For the trained eyes, there is nothing more annoying than looking at a book which is just one letter away from perfect. It is possible that you have made a capital mistake when not checking the rules of capitalization before publishing. It can be a tricky business, but nothing you cannot master by following a set of simple rules. In this article, we are writing about right capitalization and punctuation of titles (of your own books) on the cover and on the title page, with special regard to consistency.
Capitalization of your book title
This is probably common knowledge, but main titles in English are capitalized. (If you are not writing in English, follow the typesetting rules of your own language: anglicisms are generally frown upon.) Unfortunately for us, the rules of capitalization, commonly known as Title Case couldn’t be more complicated.
|The first and the last word of the sentence
The word after a colon
All meaningful words (verbs, nouns etc)
Subordinating conjunctions (as, because etc.)
|Articles (a, an, the)
Coordinating conjunctions (but, and, or, if, nor etc.)
Prepositions under 5 letters (at, to, from, etc.)
For more advanced users, there are delicacies such as capitalizing prepositions belonging to a phrasal verb. If your title is longer than a line, don’t capitalize the first word in the new line (unless you would capitalize it anyway.) It is also increasingly common, less so for books but more for journals, blogs and other publications to use sentence case for titles: with sentence case, only the first letter is capitalized.
We have two good news, however. The first one is that these rules are well known to any document editor software or app: even Google Docs can handle title case with a helpful add-on. You Just Have to Select the Text You Would Like to Capitalize, and Click “Title Case” in Your Editor.For more advanced users, there are delicacies such as capitalizing prepositions belonging to a phrasal verb. If your title is longer than a line, don’t capitalize the first word in the new line (unless you would capitalize it anyway.) It is also increasingly common, less so for books but more for journals, blogs and other publications to use sentence case for titles: with sentence case, only the first letter is capitalized.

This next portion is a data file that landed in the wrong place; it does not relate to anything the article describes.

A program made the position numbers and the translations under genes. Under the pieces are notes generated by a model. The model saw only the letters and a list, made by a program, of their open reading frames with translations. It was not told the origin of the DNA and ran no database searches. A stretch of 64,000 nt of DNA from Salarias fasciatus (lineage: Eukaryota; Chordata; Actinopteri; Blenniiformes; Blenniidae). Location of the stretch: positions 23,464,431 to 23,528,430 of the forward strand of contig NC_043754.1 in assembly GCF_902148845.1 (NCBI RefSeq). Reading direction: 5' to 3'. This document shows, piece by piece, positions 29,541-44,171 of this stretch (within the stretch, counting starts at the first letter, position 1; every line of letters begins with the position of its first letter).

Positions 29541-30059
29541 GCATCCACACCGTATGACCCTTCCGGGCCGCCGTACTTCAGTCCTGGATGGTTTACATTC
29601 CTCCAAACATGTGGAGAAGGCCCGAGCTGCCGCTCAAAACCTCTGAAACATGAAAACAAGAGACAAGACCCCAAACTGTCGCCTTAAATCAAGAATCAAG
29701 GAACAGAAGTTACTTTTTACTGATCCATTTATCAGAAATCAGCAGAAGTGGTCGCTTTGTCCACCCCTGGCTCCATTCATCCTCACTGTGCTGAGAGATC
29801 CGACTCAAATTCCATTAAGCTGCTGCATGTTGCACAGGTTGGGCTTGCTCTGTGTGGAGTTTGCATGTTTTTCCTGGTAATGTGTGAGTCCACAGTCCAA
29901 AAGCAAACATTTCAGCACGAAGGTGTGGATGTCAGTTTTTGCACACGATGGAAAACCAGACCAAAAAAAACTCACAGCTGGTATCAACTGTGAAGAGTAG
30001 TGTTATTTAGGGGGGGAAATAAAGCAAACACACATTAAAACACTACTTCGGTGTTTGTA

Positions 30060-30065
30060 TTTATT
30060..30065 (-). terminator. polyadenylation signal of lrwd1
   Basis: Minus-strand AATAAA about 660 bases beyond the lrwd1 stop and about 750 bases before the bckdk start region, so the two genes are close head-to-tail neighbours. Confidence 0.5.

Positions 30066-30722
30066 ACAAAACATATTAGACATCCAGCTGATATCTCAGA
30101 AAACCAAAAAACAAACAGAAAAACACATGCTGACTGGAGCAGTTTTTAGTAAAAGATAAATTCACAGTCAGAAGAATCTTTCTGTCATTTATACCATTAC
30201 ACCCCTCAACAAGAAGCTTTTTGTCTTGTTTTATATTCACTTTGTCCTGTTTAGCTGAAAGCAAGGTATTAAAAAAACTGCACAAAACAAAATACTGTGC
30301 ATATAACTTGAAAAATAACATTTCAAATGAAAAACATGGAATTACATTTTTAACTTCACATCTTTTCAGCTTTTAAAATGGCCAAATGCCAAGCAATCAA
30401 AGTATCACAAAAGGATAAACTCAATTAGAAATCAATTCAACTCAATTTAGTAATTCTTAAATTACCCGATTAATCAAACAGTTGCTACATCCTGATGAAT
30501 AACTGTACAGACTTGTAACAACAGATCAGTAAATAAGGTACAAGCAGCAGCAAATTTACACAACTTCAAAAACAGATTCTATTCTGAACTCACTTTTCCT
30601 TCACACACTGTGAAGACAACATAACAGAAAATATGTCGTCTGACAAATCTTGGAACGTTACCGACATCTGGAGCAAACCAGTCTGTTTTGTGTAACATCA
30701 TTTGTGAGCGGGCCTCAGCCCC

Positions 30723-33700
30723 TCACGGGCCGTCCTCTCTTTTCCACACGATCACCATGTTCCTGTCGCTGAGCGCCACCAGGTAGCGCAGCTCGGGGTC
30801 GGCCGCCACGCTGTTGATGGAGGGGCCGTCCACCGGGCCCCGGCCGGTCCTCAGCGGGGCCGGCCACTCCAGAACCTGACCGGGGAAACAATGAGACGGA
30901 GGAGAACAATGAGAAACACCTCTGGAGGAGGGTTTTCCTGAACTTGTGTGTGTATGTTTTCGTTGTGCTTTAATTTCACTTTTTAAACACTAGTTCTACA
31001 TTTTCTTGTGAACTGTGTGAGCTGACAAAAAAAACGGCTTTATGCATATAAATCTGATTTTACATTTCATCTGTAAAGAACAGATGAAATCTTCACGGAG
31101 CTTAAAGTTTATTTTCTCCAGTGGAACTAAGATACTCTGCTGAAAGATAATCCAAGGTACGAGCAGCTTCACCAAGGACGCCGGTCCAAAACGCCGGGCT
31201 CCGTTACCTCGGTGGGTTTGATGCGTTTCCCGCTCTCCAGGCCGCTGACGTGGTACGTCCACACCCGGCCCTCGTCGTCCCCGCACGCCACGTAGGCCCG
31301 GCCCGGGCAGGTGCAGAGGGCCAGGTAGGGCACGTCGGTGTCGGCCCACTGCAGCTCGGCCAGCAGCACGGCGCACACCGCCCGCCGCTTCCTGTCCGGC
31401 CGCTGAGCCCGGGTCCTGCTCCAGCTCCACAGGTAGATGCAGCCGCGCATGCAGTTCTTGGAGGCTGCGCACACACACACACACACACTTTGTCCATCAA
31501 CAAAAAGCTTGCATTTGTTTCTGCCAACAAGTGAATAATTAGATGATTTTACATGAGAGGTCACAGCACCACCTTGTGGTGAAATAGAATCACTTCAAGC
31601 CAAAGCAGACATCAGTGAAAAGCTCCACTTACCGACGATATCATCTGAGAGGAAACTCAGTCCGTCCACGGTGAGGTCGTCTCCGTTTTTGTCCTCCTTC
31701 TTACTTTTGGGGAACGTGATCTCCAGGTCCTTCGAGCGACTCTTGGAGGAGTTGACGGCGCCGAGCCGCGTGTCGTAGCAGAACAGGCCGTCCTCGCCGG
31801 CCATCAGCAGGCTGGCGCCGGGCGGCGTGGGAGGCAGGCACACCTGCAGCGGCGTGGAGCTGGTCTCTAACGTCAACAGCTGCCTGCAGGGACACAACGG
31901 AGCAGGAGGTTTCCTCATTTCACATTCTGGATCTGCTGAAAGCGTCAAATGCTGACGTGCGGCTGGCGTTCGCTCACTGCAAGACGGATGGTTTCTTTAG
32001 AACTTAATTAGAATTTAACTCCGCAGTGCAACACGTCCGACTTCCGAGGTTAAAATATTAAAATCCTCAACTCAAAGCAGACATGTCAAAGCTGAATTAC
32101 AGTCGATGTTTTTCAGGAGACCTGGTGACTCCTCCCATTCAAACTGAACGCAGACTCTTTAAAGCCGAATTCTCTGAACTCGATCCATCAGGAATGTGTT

The other good news is that you don’t actually have to follow any of these rules when designing your book cover. Your cover could be designed with ALL CAPS, ????? ???s, minuscule, or a combination of these, depending on the genre traditions and your personal preference.You have to, however, use proper capitalization at the metadata when you upload your book to stores. (But some stores do this for you automatically.)
The title page
The title page is the first page of your book, straight after the cover. It contains the title, subtitle, the author’s name, the publisher and the year of publishing. Here, you can either use your title with proper capitalization or use all caps, small caps, or bold. You can also use a smaller sized font for the subtitle. But do not put the title between quotation marks, italicize it, or place a full stop at the end.
The title is usually placed at the middle of the page, with the subtitle separated by a colon, italicized, or being straight underneath. This is not your place to be very creative, these are general customs in publishing: the title page has to be clear and unequivocal. You are allowed to, however, dismiss proper capitalization for well-formed artistic reasons in certain cases.
Punctuation of headings and chapters
The situation is not that clear once we are down to chapters and headings. There are two big schools of punctuation: some like to have chapter titles and headings in title case, and some people not. There is nothing wrong with either of group, you can follow your heart in this question, but don’t forget to be consistent throughout the document.
Zsofia Macho writes, edits, translates and proofreads books and articles. She currently writes for PublishDrive, a fast-growing and intelligent ebook publishing platform that was created with international publishing in mind.
This post was originally published on the PublishDrive blog.